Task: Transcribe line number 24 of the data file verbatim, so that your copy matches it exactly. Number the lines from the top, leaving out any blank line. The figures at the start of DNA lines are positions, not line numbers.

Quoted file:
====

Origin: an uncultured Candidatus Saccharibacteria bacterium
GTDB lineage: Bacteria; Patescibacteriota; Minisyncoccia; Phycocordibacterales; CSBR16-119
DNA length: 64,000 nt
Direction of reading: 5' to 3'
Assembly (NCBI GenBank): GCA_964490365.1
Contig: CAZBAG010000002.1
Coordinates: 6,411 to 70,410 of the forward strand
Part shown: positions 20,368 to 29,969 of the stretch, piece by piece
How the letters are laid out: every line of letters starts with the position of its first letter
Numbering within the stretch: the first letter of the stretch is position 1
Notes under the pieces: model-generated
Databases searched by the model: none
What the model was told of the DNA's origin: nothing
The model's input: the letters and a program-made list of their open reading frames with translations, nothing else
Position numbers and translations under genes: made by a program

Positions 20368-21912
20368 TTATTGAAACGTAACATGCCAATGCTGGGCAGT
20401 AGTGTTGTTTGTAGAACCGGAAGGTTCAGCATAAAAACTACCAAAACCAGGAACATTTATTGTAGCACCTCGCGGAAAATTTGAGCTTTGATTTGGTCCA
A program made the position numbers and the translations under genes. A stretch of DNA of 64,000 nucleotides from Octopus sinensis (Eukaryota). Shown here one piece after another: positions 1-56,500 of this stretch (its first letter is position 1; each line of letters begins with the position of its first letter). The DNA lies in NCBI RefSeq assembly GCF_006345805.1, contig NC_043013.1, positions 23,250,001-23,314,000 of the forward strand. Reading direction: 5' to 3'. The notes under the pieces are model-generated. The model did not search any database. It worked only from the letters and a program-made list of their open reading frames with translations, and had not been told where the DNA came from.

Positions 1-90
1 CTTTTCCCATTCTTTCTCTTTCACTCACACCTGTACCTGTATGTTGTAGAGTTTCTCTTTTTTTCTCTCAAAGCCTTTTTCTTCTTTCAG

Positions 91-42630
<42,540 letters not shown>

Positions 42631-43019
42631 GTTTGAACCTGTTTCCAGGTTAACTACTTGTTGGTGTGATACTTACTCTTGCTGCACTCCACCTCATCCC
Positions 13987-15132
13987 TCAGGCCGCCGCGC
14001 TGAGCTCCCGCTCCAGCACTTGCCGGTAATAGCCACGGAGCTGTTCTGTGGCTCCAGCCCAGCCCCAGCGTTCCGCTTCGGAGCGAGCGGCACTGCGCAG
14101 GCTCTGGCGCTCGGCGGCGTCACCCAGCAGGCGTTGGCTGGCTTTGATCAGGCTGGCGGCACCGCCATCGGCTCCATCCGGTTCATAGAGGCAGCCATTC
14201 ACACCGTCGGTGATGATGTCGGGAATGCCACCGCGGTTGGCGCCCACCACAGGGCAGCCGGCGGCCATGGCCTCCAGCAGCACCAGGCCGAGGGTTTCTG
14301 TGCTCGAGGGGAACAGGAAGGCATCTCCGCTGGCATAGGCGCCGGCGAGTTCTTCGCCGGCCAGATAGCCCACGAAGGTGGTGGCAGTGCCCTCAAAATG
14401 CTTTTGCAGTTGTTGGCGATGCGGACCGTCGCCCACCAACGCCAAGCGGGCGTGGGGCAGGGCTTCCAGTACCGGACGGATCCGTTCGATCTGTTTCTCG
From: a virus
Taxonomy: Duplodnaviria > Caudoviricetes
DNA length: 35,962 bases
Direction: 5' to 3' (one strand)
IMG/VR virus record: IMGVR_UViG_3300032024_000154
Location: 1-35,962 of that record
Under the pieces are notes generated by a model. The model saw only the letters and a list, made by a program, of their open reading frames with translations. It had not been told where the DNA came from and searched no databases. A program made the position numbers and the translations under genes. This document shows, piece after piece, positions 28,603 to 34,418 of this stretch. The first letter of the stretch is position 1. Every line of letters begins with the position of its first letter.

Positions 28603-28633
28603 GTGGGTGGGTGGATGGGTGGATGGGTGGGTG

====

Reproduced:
Positions 42631-43019